It is only worth applying to Court to change the contact order in some way if you are sure that this will make the situation better for you and, most importantly, your son. You can safely assume that the order really means that you can send an appropriate card or letter at least twice per year (but not too often), that the carers are expected to give to your son what you send and let him keep them. Many Judges would think it would be right for a child to be encouraged to send some sort of response either directly from the child or on the child’s behalf (depending on age). If you do not think this is happening then it may be worth making an application although you should think about it very carefully. The carers may take this as an ‘attack’ on them. A Court is likely to think that the most important thing for your son is that he is safe, secure and stable with his current carers. If you upset them by dragging them back to court without good reason you may end up with less than you had in the first place. I would not make an application until you have sent at least a couple of appropriate cards as I have suggested above, to show that you are committed to your son and the contact you have with him. I would suggest sending them ‘Recorded Delivery’ so that you can prove that they have been sent and received.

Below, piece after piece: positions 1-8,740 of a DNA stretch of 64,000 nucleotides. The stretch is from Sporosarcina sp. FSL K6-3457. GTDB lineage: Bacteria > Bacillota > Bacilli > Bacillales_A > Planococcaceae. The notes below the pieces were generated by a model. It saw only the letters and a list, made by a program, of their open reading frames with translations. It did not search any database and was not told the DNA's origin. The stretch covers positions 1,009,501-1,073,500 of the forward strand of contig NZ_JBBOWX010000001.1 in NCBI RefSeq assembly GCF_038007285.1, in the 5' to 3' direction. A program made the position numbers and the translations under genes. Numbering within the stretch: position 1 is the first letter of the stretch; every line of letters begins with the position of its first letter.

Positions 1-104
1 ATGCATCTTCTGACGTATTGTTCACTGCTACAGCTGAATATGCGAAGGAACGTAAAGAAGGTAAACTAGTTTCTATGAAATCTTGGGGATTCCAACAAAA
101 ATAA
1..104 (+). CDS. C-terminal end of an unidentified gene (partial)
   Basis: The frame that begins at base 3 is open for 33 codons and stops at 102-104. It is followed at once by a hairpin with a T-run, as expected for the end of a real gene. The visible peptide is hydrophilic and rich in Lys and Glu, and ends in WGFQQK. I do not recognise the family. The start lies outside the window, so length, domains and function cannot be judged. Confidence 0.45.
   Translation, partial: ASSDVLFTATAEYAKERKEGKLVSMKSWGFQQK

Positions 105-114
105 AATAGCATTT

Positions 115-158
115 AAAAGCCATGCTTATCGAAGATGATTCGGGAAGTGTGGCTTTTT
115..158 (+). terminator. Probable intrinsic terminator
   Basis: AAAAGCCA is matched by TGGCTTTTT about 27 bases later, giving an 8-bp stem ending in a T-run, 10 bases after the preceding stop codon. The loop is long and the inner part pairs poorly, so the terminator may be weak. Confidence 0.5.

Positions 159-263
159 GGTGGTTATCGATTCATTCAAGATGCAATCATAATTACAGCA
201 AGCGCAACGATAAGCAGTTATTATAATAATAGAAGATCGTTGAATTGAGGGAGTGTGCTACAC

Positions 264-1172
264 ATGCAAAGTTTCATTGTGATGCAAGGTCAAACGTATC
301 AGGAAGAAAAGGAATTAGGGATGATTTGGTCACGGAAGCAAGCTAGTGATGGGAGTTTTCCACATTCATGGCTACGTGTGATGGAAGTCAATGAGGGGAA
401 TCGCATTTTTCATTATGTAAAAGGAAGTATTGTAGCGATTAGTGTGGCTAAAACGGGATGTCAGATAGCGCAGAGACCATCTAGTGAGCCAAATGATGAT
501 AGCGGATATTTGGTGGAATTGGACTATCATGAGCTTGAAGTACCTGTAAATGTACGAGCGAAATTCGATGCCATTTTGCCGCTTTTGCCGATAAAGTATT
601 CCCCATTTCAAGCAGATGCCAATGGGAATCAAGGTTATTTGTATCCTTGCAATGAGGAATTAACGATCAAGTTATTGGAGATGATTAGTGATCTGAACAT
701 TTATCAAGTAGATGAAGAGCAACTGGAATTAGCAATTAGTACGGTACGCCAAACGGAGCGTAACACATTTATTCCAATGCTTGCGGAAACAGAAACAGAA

If you decide to apply to court, you will need to make an application for a contact order under section 8 of The Children Act 1989 - have a look at the Making an Application page of this website, which has details of the forms you will need to fill in. You will not get legal aid to do this, although you may get legal aid to pay for mediation, which would be triggered by your application. It may be that you could come to some arrangement which is more specific than the current order through mediation.

Special Guardianship Orders and Contact?